Just a small collection:

An Oct. 3 editorial in the Wall Street Journal suggested that Democrats were being hypocritical in attempting to blame Hastert and his GOP colleagues for not taking more action against Foley when they learned last September of Foley’s non-explicit email to the 16-year-old.

“Some of those liberals now shouting for Mr. Hastert’s head are the same voices who tell us that the larger society must be tolerant of private lifestyle choices, and certainly must never leap to conclusions about gay men and young boys,” the Wall Street Journal editorial said. “Are these Democratic critics of Mr. Hastert saying that they now have more sympathy for the Boy Scouts’ decision to ban gay scoutmasters?”

The Washington Times, a conservative newspaper, startled some GOP leaders on Oct. 3 when it published a strongly worded editorial calling on Hastert to resign over the Foley scandal.

“House Speaker Dennis Hastert must do the only right thing, and resign his speakership at once,” the newspaper said. “Either he was grossly negligent for not taking the red flags fully into account and ordering a swift investigation, for not remembering the order of events leading up to last weeks revelations – or he deliberately looked the other way in hopes that a brewing scandal would simply blow away,” the newspaper said.

Norwich Bulleting: Our view: House speaker ignored scandal; he must resign

Given his failure to act in the case of former U.S. Rep. Mark Foley, R-Fla. — a case which involved the well being of children — House Speaker Dennis Hastert should resign immediately. House Republicans can get along just fine without his “leadership.”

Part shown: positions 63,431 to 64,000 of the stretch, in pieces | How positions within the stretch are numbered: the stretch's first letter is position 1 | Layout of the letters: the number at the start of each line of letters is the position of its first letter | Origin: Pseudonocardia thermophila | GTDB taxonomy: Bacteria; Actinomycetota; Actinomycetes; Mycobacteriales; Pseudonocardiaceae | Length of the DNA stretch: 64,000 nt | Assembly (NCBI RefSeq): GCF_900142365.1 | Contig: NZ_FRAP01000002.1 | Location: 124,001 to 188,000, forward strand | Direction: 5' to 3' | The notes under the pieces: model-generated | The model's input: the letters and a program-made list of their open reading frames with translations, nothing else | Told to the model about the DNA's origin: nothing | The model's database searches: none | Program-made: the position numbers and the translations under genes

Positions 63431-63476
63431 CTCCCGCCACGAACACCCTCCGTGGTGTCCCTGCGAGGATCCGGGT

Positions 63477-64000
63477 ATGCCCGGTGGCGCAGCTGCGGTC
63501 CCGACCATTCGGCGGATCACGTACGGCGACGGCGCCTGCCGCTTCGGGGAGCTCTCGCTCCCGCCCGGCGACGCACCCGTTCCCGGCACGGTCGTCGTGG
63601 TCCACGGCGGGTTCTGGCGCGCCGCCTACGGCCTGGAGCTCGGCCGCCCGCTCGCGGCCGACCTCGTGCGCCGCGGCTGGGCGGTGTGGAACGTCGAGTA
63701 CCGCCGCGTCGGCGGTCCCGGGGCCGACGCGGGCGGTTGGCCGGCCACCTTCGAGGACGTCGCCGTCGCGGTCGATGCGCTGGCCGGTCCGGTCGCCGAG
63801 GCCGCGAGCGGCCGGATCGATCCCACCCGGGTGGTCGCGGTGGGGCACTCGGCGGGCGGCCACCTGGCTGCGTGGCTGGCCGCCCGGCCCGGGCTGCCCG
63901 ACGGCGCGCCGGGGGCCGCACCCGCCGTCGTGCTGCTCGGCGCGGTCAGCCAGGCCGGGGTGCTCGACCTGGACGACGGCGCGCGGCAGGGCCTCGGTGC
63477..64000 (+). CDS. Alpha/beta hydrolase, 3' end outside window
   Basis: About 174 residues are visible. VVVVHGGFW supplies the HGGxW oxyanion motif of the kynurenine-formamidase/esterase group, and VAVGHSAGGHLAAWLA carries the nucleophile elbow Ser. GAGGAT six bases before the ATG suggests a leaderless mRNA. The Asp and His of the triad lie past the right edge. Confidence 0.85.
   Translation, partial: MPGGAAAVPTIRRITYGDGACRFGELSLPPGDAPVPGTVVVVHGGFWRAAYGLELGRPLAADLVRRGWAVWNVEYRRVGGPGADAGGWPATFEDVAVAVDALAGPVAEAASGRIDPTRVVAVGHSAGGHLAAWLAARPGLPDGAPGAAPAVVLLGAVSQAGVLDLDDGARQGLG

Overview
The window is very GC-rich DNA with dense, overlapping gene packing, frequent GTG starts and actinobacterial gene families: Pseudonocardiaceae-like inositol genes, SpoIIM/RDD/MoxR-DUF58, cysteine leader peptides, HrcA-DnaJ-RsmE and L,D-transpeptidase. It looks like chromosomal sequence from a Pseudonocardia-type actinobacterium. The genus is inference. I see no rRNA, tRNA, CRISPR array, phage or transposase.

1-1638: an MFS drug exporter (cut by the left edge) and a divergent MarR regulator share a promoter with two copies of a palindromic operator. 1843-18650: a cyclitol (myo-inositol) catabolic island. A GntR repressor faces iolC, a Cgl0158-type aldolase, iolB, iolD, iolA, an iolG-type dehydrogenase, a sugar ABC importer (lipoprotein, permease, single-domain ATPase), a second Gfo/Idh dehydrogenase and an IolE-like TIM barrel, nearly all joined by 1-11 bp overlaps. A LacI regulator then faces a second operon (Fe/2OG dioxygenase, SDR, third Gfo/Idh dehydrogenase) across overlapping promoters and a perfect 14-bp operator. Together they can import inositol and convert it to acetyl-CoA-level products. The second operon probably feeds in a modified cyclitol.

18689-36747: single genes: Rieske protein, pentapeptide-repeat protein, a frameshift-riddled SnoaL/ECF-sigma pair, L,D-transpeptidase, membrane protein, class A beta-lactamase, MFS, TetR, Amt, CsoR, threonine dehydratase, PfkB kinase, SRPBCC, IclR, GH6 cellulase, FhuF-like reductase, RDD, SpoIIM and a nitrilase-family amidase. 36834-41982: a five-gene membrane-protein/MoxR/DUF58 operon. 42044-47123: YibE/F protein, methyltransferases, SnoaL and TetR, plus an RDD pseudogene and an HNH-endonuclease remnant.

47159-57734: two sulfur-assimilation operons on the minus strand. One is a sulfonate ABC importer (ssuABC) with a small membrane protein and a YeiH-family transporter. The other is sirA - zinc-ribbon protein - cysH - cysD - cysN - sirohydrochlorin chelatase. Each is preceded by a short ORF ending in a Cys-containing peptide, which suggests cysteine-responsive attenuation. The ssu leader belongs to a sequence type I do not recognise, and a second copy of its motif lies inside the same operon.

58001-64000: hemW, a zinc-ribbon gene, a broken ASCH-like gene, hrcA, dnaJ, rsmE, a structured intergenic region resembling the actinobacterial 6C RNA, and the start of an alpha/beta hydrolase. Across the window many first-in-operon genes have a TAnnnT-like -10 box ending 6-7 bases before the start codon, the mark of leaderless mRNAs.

That Foley had sent inappropriate e-mails to underage congressional pages was known to more than a few members of Congress — and more than a year ago.

When ABC News presented some of the e-mails to Foley Sept. 29, he resigned and checked into rehab for treatment of alcoholism. Later that day, House Speaker Dennis Hastert feigned surprise at the news.

Hastert said he detected a conspiracy funded by Democratic activist George Soros, when the truth was that Hastert had learned earlier this year of the allegations against Foley.

At one point, Hastert said, “I don’t know who knew what when.”

That Foley, who is gay, fawned over male pages was no secret. U.S. Rep. John Shimkus, R-Ill., and John Boehner, R-Ohio, had known of the Foley rumors for more than a year.

Hastert should have confronted Foley as soon as he heard the stories earlier this year. He then should have summoned hearings. And when the truth was known, Foley should have been stripped of his cochairmanship of the House Committee on Missing and Exploited Children.

But Hastert looked the other way, apparently confident the whole matter would pass unnoticed until after Election Day, and six-term Republican Foley’s seat was safe.

Hastert apparently valued Foley’s seat more than the well being of the teenage boys Foley pursued.

There’s no excuse for that.

LA TIMES editorial: Hastert Must Go
His leadership of the House was already bad enough before the Mark Foley scandal.

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